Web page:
Home again, home again jiggity jig.
Well, after a two week trip to Ontario followed by a week long sabbatical at my home on the North Mountain, I am back to my desk relatively refreshed and ready to go. Now, all I need to do is wade through a pile of about 250 emails waiting for me! Oh the joys of modern technology.
As I mentioned in my last post, Annapolis Royal is the proud host to a number of the vessels which fish scallops (pronounced skal-ups to the locals) in the Bay of Fundy. These boats usually tie up at the moorings by the Annapolis River causeway. In addition to their photographic qualities, the scallop fleet are an important part of the local economy. The scallops they catch are shipped from our community to stores and restaurants across Canada and the United States. Without any feeling of exaggeration, I will proudly state that our Bay of Fundy scallops are the finest in the world.
The boats in our scallop fleet are on average about 25 years old and generally made from wood. Some of the vessels are actually nearer to 50 years old. As you can imagine, there is a great deal of maintenance needed to keep wooden vessels of this age afloat. In Annapolis Royal, the boats are cared for at the the Annapolis Royal Boat Haul-up. This is a very interesting facility and an excellent example of how heritage skills and trades have moved forward into our modern world. While some of the equipment and tools have evolved technologically, the process of keeping wooden boats floating is the same now as it was 300 years ago. After the boats are hauled up using a large metal crib and a huge winch, they are cleaned or defouled. At this point, any rotten timbers are removed and replaced and leaks are fixed. All of the boat's seams are still filled using oakum and cotton as shipbuilders have done for hundreds of years. The oakum is now made from a Danish tree bark rather than recycled hemp rope. It is very nice to walk down St George Street and hear the ring of a caulking mallet. When all of the repairs are done, the boats are painted and sent back to work. In discussing heritage in this area, There are so many times when I need to speak in the past tense. It is nice that the scallop fleet allow me to show how heritage and heritage skills are being carried forward.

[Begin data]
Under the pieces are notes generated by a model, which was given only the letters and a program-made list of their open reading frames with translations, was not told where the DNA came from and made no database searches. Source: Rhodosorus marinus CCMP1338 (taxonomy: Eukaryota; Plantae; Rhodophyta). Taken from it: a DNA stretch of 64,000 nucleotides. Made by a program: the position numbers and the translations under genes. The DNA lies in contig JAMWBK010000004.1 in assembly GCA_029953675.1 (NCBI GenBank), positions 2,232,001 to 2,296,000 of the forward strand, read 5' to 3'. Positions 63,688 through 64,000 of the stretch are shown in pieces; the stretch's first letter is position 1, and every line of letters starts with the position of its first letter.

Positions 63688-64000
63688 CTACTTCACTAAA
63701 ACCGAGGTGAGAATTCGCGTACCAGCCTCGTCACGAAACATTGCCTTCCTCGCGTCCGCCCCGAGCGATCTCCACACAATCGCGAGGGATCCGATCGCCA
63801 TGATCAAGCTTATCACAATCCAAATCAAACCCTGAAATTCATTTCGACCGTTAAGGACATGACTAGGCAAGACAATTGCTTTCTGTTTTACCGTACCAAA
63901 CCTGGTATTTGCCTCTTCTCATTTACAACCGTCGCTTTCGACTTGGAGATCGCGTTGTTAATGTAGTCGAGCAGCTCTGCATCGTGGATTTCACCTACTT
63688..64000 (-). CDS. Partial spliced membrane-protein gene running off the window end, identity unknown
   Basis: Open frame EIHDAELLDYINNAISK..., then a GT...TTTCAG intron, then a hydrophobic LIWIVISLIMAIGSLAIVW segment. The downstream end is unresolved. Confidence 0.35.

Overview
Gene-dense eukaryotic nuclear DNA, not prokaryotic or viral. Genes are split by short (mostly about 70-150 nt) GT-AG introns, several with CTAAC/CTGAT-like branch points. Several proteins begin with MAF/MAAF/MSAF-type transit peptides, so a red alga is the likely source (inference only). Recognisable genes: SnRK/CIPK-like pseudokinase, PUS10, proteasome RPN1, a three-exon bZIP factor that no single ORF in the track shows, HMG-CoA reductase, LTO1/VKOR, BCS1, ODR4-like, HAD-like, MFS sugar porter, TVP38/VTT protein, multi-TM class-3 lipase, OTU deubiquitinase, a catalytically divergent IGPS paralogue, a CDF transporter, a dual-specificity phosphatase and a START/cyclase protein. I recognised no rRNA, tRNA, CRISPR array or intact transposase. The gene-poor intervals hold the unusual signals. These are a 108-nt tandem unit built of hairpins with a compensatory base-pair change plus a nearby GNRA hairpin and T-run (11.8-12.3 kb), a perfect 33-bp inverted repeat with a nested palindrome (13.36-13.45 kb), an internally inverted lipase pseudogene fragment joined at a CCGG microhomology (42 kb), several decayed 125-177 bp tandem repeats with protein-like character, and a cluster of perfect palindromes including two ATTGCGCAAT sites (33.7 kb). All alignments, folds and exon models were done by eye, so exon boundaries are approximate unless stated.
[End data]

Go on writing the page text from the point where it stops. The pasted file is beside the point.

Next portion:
One of the things I always find amusing is discussing where to eat scallop with visitors to the area. For years Digby, our neighbouring community, has promoted itself as the scallop capital of Canada and has boasted of the world's largest scallop fleet. I should hasten to add that Digby deserves both of these titles. The promotion must be working for the Digby area because without fail I hear the following statement a number of times every summer. "We really can't stay in Annapolis for dinner. We want to have Digby scallops." I am always left in a quandry as to whether I should burst their bubble and tell them that they are the same scallops in Annapolis Royal as in Digby. They are fished in the same areas by the same fishermen using the same equipment. The only difference is a geographic boundary on a map.
All for now,